2014 Milwaukee Film Festival Reveals New Art + Artists Program
Eight documentary films explore creativity in the performing and visual arts
Milwaukee Film is thrilled to reveal Art + Artists, its new film program premiering at the 2014 Milwaukee Film Festival, presented by the Milwaukee Journal Sentinel. Art + Artists features a selection of eight documentary films that explore and celebrate creativity in the performing and visual arts. The films offer in-depth views into the lives of iconic artists (Nan Goldin: I Remember Your Face; Crumb), explore the artists’ process (Sol LeWitt; Born to Fly), as well as celebrate everyday creative explorations and expressions (Advanced Style; Living Stars).
“There’s a real appreciation and support for the arts in Milwaukee. Collectively, we understand that art is a driving force in our city’s future and a catalyst for its growth and vitality. Art + Artists had a natural home here and we hope this program resonates with the Milwaukee art community and our festival audience at large,” explains Jonathan Jackson, Artistic and Executive Director at Milwaukee Film.
The films were selected by Jackson and Milwaukee Film Membership Manager and local artist, Kristopher Pollard. “There were some incredibly tough programming choices and so many great art-related films to choose from–enough to fill an entire film festival. Needless to say, we have a stellar lineup of films that emphasize both high art and everyday, accessible art. Advanced Style and Living Stars are two films that remind us we’re all creative beings. They’re both very fun in nature, making it impossible not to embrace their infectious spirit,” shares Jackson.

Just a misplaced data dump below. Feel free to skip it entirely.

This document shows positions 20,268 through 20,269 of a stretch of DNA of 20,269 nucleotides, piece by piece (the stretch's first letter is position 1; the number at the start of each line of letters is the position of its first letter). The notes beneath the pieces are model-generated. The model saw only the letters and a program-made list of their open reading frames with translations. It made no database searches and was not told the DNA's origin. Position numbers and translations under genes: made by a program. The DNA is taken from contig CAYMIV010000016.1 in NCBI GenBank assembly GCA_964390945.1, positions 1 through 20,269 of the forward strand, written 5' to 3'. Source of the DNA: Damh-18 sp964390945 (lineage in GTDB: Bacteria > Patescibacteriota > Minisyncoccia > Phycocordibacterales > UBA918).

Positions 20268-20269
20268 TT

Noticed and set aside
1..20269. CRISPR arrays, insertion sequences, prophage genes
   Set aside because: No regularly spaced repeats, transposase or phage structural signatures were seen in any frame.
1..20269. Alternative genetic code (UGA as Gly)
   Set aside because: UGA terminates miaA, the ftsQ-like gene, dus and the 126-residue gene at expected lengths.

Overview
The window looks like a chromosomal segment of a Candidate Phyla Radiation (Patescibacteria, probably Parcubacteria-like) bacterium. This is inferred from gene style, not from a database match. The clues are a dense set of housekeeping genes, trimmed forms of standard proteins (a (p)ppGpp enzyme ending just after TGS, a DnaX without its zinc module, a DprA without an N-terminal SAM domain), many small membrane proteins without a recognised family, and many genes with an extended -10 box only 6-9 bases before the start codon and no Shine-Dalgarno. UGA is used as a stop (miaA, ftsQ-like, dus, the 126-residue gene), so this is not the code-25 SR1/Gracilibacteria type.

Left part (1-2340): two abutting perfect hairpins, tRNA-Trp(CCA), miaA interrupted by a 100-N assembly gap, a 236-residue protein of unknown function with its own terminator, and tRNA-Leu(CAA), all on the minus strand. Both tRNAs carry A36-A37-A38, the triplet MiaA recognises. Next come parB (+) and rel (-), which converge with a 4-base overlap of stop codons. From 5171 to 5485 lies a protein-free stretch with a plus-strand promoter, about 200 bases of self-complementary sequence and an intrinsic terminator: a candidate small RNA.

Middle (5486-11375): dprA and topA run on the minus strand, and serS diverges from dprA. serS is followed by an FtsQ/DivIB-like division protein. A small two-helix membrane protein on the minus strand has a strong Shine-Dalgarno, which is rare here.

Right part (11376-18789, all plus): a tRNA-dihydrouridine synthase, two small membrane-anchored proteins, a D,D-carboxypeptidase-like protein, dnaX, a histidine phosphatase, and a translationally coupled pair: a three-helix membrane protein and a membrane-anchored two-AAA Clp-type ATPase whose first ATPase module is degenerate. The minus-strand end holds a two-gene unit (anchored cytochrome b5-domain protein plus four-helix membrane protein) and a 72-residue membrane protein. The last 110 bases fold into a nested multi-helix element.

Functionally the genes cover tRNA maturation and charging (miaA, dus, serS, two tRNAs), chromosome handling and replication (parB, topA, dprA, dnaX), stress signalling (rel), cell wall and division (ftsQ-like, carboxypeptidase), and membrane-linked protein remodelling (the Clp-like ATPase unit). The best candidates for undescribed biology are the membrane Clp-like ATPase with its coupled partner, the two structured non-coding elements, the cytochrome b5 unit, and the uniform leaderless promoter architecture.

Film is a forum in which the arts coalesce–a platform for creativity in all its many forms: the stage at large. The Art + Artists program launching at this year’s Milwaukee Film Festival brightens the spotlight on art, with the hope of deepening the conversation about, appreciation for, and celebration of the arts in Milwaukee.
Presented by Marianne and Sheldon Lubar
Media Sponsor: Art City
2014 MILWAUKEE FILM FESTIVAL ART + ARTISTS
The art scene in Milwaukee is growing and stronger than ever before. Its patrons and the artists themselves will love this new program featuring iconic artists, artistic mediums, and everyday creative explorations.
(USA / 2014 / Director: Lina Plioplyte)
Following seven memorable women whose fashion sense is as advanced as their age, Lina Plioplyte captures these women (with ages ranging from 62-95) in all of their eclectic glory. Each segment bursts with color and style to spare, capturing the independent spirit embodied by women who refuse to abide by our cultural standards of aging and beauty, remaining vital while challenging preconceived notions with each remarkable ensemble. Culled from New York street photographer Ari Seth Cohen’s blog of the same name, Advanced Style is an exercise in self-expression, proving that growing old doesn’t have to mean growing dull.